Catastropheland, despite what its name suggests, instigates a state of dubbed out bliss. From the Cologne, Germany based trio Montel Palmer, Catastropheland is a lo-fi futuristic album full of post-apocalyptic minimal rhythms and tripped out, oil-slick synth ambience.
The album’s low fidelity recording wraps its contents in noisy warmth. Electronics percolate around bumping minimal synth bass lines while the occasional spoken vocal draws out in waves of delay. There’s a delightful degree of absurdity to it all, while still retaining an emotionally accessible tone.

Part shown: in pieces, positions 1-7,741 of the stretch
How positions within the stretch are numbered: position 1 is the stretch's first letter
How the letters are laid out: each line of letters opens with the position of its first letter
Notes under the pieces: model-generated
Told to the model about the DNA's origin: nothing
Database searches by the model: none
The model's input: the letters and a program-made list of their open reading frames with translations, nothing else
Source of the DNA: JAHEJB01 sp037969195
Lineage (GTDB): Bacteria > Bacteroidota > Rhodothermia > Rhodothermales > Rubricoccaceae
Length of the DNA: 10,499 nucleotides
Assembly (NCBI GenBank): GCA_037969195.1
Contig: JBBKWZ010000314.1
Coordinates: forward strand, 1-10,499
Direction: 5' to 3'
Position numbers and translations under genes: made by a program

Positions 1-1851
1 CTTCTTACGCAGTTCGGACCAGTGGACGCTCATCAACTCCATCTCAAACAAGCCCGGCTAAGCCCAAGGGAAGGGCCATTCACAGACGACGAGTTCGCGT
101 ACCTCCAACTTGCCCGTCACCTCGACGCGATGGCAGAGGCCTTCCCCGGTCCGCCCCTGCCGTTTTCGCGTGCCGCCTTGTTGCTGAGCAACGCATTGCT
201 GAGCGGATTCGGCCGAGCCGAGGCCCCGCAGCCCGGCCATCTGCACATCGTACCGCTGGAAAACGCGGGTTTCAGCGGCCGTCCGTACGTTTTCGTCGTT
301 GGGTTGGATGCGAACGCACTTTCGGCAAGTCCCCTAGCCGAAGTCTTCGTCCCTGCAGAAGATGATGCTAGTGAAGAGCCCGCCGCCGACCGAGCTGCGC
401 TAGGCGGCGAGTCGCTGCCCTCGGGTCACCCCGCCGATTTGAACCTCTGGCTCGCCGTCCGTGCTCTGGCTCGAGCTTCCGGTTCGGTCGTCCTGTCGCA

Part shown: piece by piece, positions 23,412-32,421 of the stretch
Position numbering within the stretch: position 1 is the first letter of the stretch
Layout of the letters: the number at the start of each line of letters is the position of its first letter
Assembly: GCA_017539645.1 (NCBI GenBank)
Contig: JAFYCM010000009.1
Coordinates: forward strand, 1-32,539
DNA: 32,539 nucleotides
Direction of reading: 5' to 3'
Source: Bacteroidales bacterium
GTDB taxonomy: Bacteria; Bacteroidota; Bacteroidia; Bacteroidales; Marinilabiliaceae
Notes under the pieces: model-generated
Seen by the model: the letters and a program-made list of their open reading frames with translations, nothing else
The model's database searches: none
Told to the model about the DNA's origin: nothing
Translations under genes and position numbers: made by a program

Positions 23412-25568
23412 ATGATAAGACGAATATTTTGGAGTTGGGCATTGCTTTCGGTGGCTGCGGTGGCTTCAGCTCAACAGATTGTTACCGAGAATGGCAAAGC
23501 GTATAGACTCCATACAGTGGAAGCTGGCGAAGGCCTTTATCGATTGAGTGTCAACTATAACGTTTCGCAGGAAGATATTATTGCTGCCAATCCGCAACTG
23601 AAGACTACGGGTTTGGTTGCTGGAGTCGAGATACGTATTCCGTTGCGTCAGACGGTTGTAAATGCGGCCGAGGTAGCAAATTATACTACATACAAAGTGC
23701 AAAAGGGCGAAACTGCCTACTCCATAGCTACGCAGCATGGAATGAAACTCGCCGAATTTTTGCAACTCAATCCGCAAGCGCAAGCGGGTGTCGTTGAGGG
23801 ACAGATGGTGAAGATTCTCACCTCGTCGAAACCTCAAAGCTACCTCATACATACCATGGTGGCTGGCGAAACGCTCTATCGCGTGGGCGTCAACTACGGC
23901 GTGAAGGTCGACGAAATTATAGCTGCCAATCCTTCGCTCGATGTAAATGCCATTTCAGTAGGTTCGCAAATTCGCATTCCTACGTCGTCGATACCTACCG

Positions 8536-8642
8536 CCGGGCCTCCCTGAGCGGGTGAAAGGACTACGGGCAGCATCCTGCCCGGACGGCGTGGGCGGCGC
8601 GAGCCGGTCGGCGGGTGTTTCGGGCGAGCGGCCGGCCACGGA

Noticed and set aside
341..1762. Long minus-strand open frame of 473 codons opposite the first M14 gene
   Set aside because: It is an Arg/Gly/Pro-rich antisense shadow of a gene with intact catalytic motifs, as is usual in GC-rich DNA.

Faintly reminding me of UK Hip-Hop group Strange U, Montel Palmer’s futuristic sound is simultaneously dystopian and relaxing. It’s not entirely uncommon to see people bemoaning our lack of ‘futurism’ as a sign of a dismal societal/global outlook, but perhaps what’s more telling is what we see in what little futurism we do have. It could be argued that ‘futurism’, as an artistic element or mode, could never accurately predict anything to come from the chaotic world we live in. But I believe an audience focusing on what futurism says about the future completely misses the point.
The future really is now.
For fans of: Bill Laswell, Meat Beat Manifesto, Ouxh,